Monthly Recurring Revenue (MRR)
What Is Monthly Recurring Revenue?
Monthly recurring revenue (MRR) is a calculation of revenue generation by month. Many Software-as-a-Service (SaaS) companies view this as “the holy grail metric” because it conveys an up-to-date measurement of the company’s health from an income standpoint. For more in-depth insight, monthly recurring revenue can be broken into specific segments such as new business MRR, expansion MRR, and churned MRR.
Can You Have Monthly Recurring Revenue Without a Monthly Subscription?
Although the business community typically discusses MRR in terms of monthly subscriptions, it does not need to bill its customers by the month to calculate its monthly recurring revenue. MRR refers to all ongoing revenue normalized into a monthly number.
A business can charge only once a year for its services, for example, and calculate its MRR by dividing that annual fee by 12.
Why Is Monthly Recurring Revenue Important?
Businesses place a priority on monthly recurring revenue for several reasons. Here are some of the benefits.
1. Greater stability
A business with a steady MRR will enjoy improved stability as a company. A predictable income stream means the organization can be more forward-looking and ambitious in its plans. The company will not need to spend as much time and energy, preparing for how to deal with a sharp and sudden downturn in revenue.
2. Improved ability to plan and budget
Predictable monthly revenue gives a business a more accurate picture of the resources it will have for new projects. A company with a steady MRR can more confidently set budgets for developing new products and other initiatives.
3. Higher business valuation
Wall Street, as well as private-equity investors, place higher valuations on companies that have predictable monthly revenue. It’s because companies with steady MRR have demonstrated an ability to earn an ongoing relationship with customers.
For a private business in its early stages of growth, earning a higher valuation from investors can lead to higher overall investment amounts as well as more favorable terms for the company itself. For public companies or businesses preparing for an IPO, a higher valuation can mean greater investor interest and, ultimately, a higher stock price.
How Can You Increase Your Monthly Recurring Revenue?
Here are a few examples of strategies you can employ to boost your company’s monthly recurring revenue.
1. Cross-sell and upsell
If your company sells multiple products, your best customers are often the individuals or businesses already using your other products.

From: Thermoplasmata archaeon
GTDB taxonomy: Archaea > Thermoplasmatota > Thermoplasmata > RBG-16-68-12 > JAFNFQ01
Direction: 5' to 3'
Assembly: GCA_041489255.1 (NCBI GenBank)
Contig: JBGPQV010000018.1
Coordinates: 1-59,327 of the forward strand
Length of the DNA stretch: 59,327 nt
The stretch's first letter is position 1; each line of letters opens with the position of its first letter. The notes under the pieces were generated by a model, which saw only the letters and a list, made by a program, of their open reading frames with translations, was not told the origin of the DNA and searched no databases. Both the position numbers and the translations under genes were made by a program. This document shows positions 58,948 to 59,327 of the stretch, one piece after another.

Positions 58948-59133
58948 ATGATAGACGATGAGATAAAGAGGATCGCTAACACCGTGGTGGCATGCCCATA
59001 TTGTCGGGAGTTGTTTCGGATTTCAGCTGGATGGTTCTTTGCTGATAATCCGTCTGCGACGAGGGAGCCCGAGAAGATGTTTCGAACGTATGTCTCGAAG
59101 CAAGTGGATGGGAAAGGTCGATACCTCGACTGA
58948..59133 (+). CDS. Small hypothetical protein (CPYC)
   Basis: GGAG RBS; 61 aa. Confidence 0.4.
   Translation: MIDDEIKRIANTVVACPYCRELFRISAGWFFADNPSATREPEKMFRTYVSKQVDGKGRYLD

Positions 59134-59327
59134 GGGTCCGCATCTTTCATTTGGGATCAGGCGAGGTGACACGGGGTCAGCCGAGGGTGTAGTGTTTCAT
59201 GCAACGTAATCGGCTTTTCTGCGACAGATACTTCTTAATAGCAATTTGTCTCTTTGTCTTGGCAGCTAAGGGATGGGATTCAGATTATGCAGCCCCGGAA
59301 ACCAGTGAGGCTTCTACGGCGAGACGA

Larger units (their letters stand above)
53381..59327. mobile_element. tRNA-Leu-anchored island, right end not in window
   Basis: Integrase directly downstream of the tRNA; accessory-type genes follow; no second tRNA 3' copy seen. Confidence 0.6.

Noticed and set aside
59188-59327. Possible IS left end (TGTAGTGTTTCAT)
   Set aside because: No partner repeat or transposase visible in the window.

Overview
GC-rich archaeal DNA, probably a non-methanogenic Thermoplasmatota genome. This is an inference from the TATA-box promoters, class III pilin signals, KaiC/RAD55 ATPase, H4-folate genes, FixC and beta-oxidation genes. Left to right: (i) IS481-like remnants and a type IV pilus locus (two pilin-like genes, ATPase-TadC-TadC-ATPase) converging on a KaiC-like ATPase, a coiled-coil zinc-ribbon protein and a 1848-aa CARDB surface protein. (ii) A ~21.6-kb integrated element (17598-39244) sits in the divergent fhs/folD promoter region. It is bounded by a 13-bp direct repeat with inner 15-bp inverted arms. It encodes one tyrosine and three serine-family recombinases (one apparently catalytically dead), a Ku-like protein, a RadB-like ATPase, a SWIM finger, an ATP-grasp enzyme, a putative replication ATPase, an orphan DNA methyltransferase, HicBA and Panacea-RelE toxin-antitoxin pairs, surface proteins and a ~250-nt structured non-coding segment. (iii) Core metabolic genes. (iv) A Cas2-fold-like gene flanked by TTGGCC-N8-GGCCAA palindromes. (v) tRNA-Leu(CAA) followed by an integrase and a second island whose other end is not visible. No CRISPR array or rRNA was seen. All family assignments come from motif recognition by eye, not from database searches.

Similarly, if you sell several versions of a single product, at different price points, your best customers for the more expensive versions are often those paying for the lower-end product.
One way to increase your monthly recurring revenue is to market your product suite to existing customers. It can be the quickest and most cost-effective path to growing your recurring revenue. After all, you already have a relationship with your existing customers. You have permission to speak with them. You’ve established a degree of trust. Contacting existing customers is far less expensive than advertising and marketing to new prospects.
Note: The business community describes cross-selling and upselling to existing customers as “expansion MRR.”
2. Offer more pricing options
Sales-psychology experts have found that it’s possible to increase sales by offering several pricing options rather than just one.
If your company offers only one way to purchase a product, consider breaking the product into several tiers. For example, you can provide a basic version of the product, a more feature-rich professional version, and even an enterprise or power version.
Note: This can be an example of expansion MRR (because your new pricing options might persuade an existing customer to pay more for a higher-end version of the product. It can also be what the industry calls “new MRR,” or bringing in new customers.
3. Continuously improve your products
If your customers are going to continue paying for your products for the long term, you will need to continuously demonstrate to them that you are adding value to those products.
One way to grow your MRR—while reducing the loss of customers, called “churned MRR”—is to regularly improve your products and let customers know you’re doing it. Send out regular communications announcing new functionality and offer valuable training and onboarding tools to make it easy for customers to start getting value from your new features.
It can both help you reduce churn and bring in new MRR from new prospects.